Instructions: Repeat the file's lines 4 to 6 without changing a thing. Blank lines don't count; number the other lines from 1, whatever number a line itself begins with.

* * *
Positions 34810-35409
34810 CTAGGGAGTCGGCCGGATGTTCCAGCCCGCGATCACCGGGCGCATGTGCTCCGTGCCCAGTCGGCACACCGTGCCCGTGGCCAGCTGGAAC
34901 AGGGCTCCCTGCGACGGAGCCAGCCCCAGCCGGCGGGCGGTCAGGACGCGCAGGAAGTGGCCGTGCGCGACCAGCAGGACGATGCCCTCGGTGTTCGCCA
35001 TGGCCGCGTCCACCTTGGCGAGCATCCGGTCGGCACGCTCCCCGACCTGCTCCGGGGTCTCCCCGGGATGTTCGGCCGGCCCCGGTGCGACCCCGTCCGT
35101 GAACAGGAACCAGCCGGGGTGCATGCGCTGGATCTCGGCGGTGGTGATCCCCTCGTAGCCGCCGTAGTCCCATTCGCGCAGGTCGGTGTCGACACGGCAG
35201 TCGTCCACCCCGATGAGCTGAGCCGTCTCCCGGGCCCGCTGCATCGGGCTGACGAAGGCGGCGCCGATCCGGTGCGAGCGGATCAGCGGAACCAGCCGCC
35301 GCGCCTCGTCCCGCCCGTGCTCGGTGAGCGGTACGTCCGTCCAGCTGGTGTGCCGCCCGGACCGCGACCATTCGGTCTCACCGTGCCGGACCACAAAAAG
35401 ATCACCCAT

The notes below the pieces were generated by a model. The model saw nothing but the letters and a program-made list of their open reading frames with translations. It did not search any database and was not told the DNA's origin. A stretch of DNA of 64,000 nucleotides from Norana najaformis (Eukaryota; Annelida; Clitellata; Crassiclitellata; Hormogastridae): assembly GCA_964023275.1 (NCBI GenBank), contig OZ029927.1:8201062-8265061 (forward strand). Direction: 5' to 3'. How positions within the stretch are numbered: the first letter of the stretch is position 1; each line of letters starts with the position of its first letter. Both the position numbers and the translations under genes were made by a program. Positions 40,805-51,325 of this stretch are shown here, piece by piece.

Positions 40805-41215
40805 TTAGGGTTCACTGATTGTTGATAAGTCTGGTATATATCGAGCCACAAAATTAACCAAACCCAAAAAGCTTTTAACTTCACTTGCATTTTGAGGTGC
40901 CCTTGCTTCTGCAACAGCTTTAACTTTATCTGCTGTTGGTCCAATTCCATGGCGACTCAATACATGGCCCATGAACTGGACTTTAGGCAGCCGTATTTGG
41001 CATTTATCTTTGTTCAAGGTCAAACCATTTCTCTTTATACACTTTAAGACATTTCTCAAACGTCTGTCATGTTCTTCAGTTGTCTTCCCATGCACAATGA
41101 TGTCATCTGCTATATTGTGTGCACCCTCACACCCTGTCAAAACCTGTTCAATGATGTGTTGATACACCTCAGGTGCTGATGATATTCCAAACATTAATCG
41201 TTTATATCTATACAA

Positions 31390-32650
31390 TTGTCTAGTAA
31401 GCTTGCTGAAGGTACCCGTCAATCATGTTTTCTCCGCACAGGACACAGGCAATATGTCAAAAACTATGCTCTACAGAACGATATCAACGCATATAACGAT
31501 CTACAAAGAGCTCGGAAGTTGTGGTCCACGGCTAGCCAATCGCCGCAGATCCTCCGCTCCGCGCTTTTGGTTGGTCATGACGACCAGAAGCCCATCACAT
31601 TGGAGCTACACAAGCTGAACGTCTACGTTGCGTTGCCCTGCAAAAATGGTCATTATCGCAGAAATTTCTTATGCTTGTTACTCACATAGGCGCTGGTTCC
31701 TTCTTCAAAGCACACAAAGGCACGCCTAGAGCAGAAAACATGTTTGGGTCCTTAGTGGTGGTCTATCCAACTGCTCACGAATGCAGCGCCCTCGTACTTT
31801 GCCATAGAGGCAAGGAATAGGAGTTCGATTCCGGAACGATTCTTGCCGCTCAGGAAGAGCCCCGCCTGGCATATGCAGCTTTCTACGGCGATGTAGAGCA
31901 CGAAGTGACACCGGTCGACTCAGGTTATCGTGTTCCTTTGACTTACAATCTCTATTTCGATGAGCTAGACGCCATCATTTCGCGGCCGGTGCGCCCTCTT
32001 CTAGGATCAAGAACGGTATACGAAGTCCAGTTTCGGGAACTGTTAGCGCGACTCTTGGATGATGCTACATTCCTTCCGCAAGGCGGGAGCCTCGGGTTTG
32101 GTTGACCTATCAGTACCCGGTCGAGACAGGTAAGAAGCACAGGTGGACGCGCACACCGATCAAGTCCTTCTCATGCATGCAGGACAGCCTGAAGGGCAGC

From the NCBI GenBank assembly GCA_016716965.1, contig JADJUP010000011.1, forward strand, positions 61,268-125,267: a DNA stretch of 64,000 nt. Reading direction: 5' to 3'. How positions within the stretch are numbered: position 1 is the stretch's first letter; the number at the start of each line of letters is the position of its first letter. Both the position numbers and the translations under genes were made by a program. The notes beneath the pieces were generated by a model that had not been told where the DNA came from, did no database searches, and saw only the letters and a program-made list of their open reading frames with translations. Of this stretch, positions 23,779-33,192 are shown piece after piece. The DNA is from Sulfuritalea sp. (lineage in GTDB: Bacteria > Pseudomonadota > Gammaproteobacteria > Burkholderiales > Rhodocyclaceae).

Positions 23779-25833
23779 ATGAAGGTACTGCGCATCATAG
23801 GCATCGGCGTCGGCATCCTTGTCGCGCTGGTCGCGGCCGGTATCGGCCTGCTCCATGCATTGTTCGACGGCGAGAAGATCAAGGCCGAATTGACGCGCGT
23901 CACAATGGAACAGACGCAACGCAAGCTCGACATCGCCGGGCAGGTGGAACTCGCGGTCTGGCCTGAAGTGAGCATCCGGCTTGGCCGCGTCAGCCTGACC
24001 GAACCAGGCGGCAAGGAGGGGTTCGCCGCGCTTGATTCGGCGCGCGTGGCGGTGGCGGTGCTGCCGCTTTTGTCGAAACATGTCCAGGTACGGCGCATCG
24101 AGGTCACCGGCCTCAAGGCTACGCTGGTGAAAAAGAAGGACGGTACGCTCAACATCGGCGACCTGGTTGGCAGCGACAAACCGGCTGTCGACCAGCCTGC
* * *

35001 TGGCCGCGTCCACCTTGGCGAGCATCCGGTCGGCACGCTCCCCGACCTGCTCCGGGGTCTCCCCGGGATGTTCGGCCGGCCCCGGTGCGACCCCGTCCGT
35101 GAACAGGAACCAGCCGGGGTGCATGCGCTGGATCTCGGCGGTGGTGATCCCCTCGTAGCCGCCGTAGTCCCATTCGCGCAGGTCGGTGTCGACACGGCAG
35201 TCGTCCACCCCGATGAGCTGAGCCGTCTCCCGGGCCCGCTGCATCGGGCTGACGAAGGCGGCGCCGATCCGGTGCGAGCGGATCAGCGGAACCAGCCGCC